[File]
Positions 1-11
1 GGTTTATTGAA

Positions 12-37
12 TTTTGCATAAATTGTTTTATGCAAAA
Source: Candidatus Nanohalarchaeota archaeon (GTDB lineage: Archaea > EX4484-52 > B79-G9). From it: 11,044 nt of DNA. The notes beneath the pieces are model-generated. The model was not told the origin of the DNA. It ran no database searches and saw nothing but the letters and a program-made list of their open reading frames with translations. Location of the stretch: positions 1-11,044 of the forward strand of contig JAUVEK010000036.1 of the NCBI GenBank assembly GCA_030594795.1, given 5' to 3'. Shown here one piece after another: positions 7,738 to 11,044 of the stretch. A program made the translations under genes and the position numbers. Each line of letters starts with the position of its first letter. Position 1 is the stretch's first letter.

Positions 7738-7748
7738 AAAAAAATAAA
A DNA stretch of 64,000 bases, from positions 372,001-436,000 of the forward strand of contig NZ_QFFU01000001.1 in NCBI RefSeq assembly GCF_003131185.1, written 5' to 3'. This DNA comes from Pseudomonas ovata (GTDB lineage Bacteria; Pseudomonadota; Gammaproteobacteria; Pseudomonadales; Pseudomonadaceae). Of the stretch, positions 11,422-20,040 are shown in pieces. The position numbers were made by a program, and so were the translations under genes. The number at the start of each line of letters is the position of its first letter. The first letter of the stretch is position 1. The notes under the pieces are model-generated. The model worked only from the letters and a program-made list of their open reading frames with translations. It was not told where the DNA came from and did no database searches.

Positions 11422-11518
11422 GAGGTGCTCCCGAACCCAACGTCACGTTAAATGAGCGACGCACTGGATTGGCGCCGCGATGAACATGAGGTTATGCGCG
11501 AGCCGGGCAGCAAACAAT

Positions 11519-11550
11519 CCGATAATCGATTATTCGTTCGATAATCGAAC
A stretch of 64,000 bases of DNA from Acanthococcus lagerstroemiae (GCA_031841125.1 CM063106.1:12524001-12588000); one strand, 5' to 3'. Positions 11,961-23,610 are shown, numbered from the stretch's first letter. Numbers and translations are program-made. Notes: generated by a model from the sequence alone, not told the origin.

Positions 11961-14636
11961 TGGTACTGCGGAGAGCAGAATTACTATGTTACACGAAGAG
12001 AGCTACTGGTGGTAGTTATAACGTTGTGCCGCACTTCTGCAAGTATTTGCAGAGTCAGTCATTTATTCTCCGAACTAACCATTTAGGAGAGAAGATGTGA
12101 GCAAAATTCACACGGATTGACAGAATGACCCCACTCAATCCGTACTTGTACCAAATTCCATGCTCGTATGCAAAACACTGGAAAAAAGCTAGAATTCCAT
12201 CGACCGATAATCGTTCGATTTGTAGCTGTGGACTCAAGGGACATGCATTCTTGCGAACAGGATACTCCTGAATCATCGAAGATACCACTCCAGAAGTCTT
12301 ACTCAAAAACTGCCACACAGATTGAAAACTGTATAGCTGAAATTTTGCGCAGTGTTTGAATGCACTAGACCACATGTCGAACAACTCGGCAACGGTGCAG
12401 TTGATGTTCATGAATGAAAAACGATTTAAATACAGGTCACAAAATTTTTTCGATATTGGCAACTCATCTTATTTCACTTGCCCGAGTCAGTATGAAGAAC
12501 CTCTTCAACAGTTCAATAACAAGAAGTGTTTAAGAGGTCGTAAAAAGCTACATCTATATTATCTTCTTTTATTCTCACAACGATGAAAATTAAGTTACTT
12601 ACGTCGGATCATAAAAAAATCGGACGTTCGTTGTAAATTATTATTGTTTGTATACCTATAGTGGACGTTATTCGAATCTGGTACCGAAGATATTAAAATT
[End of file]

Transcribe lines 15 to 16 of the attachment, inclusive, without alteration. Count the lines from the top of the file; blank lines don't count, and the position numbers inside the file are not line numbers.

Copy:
Positions 11961-14636
11961 TGGTACTGCGGAGAGCAGAATTACTATGTTACACGAAGAG